“Nobody likes to race in front of empty grandstands. It feels a bit odd. On the other hand, there is the question when is the right time to start racing again and whether a ghost race could be held a lot sooner than a race in the way we are used to it.
“We would all like get back to normal, not just for F1’s sake, but for everyone’s sake. But the best medicine will be to be patient. It is painful because I want to be back in the car and if I am selfish I want to race. But there are a lot of people who would like a lot of things.
“Probably at the beginning the first races will be compromised in terms of what we are used to. But hopefully not too much because we all want to race in front of crowds.”
It is also likely that the season – assuming there is one – will be considerably shorter than intended. But Vettel says this should not be a reason to consider the championship devalued.
“I don’t think it makes a big difference,” he says. “A season is a season whether it has 10, 20 or 25 races; you still have to be the most consistent. In the end, the championship is the championship. With 10 races, there would still be a lot of things to get right.”
On his future with Ferrari
The uncertain state of the sport has other impacts, too. Most of the top drivers are out of contract at the end of this season, and Vettel is among them. Normally, decisions as to whether to move or stay would be influenced by how the season started, for both driver and team. Now, it is likely they will have to be taken before any racing has happened.
Either way, Vettel says he not only wants to stay in F1 – but also to prolong his time at Ferrari, where Leclerc is already committed until 2024.
“I made that clear last time we spoke,” he says. “I don’t know when that was.” The car launch? “Yeah, the launch.”
He adds: “Whatever the deal will be like, it is whatever I and the team will be comfortable with. In terms of duration, normally the contracts I had in the past were all a three-year deal.
“I am one of the more experienced drivers but I am not the oldest and I don’t think there is an age limit in this regard. It will depend on what we feel comfortable with.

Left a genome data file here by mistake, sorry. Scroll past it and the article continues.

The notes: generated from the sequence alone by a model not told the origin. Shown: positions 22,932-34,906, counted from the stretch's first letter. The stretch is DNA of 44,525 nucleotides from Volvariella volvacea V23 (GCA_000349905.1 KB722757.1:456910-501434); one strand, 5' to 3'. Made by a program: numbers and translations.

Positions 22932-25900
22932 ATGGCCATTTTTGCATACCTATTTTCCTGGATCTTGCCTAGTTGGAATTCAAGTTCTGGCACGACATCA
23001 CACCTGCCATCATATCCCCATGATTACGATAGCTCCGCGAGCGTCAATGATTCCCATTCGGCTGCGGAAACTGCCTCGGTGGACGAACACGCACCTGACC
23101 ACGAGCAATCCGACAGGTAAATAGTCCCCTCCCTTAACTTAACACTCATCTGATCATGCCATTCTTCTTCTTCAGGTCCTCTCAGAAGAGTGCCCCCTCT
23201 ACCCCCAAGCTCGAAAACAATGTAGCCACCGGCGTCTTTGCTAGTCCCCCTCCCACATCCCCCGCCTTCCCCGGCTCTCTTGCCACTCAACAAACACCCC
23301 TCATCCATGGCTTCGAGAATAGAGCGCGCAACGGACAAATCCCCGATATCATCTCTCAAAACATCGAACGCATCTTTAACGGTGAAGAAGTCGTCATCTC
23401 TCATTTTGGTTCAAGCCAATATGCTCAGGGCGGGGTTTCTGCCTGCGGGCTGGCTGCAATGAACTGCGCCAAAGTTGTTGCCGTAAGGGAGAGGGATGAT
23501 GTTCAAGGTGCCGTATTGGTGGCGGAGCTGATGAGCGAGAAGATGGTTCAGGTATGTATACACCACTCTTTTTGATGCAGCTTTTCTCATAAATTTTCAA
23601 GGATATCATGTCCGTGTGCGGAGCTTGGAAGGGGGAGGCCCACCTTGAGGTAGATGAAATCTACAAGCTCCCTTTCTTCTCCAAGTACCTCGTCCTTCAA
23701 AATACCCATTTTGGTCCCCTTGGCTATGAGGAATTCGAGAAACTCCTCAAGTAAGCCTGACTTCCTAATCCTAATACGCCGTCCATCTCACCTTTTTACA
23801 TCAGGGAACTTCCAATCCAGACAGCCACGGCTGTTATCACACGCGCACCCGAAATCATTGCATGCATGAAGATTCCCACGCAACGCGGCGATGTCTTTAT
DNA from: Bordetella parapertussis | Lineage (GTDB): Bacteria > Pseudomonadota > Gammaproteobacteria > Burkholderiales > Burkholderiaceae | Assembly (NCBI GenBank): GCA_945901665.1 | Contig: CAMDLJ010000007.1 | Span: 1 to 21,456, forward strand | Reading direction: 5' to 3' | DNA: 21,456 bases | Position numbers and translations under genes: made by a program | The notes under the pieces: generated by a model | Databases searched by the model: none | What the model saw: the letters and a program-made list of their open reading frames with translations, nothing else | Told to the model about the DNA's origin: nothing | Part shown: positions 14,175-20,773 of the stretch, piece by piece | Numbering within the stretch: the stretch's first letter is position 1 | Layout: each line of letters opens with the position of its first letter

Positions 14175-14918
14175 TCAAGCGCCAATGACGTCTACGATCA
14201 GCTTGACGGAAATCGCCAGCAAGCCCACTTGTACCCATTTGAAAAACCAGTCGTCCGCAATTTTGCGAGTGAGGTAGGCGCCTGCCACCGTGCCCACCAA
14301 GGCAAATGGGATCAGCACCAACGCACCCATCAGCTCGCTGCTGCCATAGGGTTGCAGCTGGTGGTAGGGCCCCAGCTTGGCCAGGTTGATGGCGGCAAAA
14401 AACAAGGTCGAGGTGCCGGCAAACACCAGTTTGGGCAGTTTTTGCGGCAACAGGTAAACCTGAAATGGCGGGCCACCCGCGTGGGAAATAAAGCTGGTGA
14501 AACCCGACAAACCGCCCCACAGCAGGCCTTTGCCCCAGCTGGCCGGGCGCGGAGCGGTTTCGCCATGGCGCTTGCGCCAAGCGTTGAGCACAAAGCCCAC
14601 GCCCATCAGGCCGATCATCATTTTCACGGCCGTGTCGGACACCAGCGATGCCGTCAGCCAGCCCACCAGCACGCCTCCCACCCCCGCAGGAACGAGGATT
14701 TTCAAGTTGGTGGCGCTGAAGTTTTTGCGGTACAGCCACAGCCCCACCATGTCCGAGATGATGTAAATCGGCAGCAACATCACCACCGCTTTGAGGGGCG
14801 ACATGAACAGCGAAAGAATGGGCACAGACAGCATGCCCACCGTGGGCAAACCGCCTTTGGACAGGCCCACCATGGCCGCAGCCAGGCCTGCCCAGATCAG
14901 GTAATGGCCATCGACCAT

“There is a high chance we will have to make a decision before there is the first race, because at the moment it looks like there will be no race before June or even July. We are all waiting. But the main priority at first is to ensure we are all dealing in the right way with the situation. We will make progress, but I don’t think there is a real timeline.”
On a topic of more immediacy, he is asked whether he will take a pay cut this year, as a number of other drivers have.
“It is definitely something I am talking about with the team,” he says. “We don’t know how the season will look and when it will start, but I have always kept whatever decision I made on this front with the team and myself and it will be the same this time.
“I am not keen to use this argument or point as a kind of image polish. What I have decided to do in the past I have done quietly and it will be the same right now.”
A time to take stock
The coronavirus has changed so much for so many people, and F1 drivers, while they might live in a rarefied world, are no different in finding it has taken some getting used to.
“The big change is we don’t have a normal day and daily routine,” Vettel says. “Routines are good in life and sports is a way for most people to either exercise or to follow and to switch off and do something else. In this regard, it is very powerful.
“Normally one of the first things I check when I open the newspaper is the sports section. Now there is no news even if there are some interesting articles and time for reflection.
“It is a great time for all of us – not a great time, because the circumstances are rather sad – but a great time to reset and try to figure out what is really important for you. Hopefully these conclusions stick around for later.”